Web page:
Why do some people may have more trouble losing weight than others?
As more than one third of Americans are considered to be over-weight, obesity incidence seems to grow higher in western countries. High-calorie diets and unhealthy habits are known to cause gaining of dangerous extra pounds and further metabolic imbalances that lead to obesity.
But according to Australian Monash University and Spanish University of Granada researchers, obesity could also be “hard-wired” to the brain.
Study findings were presented at the European College of Neuropsychopharmacology’s annual conference in Amsterdam.
81 (both obese and normal weight) study participants were real-time MRI tested for brain responses to pictures of food. Food cravings in obese people seems to activate different brain regions when compared to normal-weight individuals.
Previous studies have already suggested that the way obese people’s brain responds to food can be compared to drug or alcohol addiction brain responses. Food addiction can be very similar to other substance addictions.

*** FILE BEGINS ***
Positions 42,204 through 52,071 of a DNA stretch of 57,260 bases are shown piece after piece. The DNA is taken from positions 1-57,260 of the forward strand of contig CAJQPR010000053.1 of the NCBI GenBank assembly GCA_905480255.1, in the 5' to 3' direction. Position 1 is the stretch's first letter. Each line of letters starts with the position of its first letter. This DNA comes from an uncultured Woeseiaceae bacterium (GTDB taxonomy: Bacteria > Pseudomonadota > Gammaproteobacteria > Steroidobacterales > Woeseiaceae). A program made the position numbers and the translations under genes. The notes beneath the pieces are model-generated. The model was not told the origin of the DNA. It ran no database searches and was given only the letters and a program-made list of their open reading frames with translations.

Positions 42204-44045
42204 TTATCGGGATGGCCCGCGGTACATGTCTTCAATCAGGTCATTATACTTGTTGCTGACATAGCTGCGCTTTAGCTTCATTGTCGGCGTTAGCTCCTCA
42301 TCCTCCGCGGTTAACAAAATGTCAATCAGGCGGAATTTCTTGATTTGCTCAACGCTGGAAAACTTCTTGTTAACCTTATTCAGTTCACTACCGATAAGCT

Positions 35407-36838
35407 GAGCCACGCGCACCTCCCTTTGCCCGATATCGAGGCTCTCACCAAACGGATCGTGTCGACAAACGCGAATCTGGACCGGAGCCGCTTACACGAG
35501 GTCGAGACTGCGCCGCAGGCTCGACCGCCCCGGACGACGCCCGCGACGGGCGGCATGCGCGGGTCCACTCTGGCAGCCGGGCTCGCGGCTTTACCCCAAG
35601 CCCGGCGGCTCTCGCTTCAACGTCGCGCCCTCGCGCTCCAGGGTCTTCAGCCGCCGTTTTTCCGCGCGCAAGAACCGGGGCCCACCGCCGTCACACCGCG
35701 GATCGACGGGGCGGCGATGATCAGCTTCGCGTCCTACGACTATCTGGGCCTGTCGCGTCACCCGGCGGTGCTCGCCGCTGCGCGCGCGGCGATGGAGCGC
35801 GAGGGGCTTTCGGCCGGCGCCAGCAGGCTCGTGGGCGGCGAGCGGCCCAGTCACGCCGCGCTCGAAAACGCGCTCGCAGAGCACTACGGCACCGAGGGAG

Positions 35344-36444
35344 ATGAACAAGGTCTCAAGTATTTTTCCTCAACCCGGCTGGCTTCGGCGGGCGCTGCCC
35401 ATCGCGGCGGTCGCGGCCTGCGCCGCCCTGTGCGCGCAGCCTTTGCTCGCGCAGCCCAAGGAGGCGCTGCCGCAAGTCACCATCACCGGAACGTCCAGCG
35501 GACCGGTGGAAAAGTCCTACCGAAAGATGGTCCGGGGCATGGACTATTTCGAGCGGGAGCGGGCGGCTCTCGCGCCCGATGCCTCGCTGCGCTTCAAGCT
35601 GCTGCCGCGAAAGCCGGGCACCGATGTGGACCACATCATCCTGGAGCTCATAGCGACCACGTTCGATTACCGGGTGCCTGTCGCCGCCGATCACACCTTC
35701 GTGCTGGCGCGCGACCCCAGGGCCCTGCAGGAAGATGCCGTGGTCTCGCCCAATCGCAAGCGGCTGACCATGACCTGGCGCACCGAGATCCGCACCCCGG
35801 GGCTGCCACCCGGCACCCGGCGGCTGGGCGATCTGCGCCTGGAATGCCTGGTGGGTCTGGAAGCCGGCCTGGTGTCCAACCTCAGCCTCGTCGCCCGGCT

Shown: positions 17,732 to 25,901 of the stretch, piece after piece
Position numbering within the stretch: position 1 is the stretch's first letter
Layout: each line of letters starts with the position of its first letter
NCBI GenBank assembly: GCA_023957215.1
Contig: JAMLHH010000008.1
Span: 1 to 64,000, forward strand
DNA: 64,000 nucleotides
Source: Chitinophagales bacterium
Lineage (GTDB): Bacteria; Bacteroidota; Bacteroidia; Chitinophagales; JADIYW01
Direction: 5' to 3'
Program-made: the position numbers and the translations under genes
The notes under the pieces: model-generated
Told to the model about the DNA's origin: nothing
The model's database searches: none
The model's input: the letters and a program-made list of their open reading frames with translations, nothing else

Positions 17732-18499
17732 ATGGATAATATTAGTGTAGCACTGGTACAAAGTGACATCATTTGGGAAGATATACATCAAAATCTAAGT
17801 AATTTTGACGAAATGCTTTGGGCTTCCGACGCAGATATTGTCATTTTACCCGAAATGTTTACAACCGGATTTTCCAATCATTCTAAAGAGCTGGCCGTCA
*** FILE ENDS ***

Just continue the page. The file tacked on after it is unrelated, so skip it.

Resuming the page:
Dorsal caudate and somatosensory cortex responses and high connectivity were recorded in obese people’s brain, during study research. These brain regions are proved to be associated with “reward behaviour”, habits and reaction to high-calorie food. Normal weight category responded differently when applied the same stimuli: ventral putamen and the orbitofrontal cortex were the brain areas that reacted to the pictures of food. These regions are linked to decision making processes.
“There is an ongoing controversy over whether obesity can be called a ‘food addiction,’ but in fact there is very little research which shows whether or not this might be true. The findings in our study support the idea that the reward processing following food stimuli in obesity is associated with neural changes similar to those found in substance addiction. This still needs to be viewed as an association between food craving behavior and brain changes, rather than one necessarily causing the other”, lead researcher Oren Contreras-Rodríguez declares.
Study findings could be applicable in brain scan use methods to diagnose people response to food and consequently brain stimulation treatments to fight obesity.